The Department of State Police denied Daniel Braglia a Firearm Owner’s Identification Card (FOID). Seeking reversal of that decision, pursuant to statute, Braglia sued the county state’s attorney’s office. His complaint did not make the State Police a party. Braglia requested, and received, an order directing the State Police Department to issue the FOID card. The State Police moved to vacate the order. When that motion was denied, the State Police appealed.
The State Police argued the trial court’s order was void because the Police Department was not named in Braglia’s complaint nor served with summons. On the other hand, Braglia claimed that the Police Department had no standing to appeal because it was not party to the original trial court proceeding. So Braglia moved to dismiss the appeal.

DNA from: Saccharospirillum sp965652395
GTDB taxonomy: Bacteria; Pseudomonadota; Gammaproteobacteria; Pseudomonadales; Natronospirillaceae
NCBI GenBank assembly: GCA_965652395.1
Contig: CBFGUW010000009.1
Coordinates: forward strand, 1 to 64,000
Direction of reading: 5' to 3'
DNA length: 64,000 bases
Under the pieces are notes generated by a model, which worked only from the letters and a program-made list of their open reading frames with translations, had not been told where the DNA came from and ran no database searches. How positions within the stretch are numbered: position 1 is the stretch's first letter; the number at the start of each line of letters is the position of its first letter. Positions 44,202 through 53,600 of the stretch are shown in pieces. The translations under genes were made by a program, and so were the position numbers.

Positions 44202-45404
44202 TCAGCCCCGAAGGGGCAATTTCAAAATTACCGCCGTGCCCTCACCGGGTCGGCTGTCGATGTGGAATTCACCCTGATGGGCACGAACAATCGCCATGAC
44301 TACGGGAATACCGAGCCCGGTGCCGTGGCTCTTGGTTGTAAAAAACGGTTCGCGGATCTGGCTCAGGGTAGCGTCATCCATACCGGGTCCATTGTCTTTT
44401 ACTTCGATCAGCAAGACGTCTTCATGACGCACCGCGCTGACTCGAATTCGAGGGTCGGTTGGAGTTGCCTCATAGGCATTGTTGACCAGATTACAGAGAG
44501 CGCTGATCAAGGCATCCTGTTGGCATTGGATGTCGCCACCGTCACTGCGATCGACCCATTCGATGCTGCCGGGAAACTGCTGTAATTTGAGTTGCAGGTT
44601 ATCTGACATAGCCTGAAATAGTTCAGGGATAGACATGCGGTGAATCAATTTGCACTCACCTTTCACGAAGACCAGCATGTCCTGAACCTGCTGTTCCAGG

The appellate court granted the motion to dismiss. The court ruled that the State Police Department was not a necessary party because its function in issuing the FOID card was merely ministerial. The Department was no better suited than the State’s Attorney’s office to represent the public’s interest in the matter. The court concluded that the State Police Department lacked any interest that is “direct, immediate, and substantial and that would be prejudiced by the judgment or would benefit from reversal.”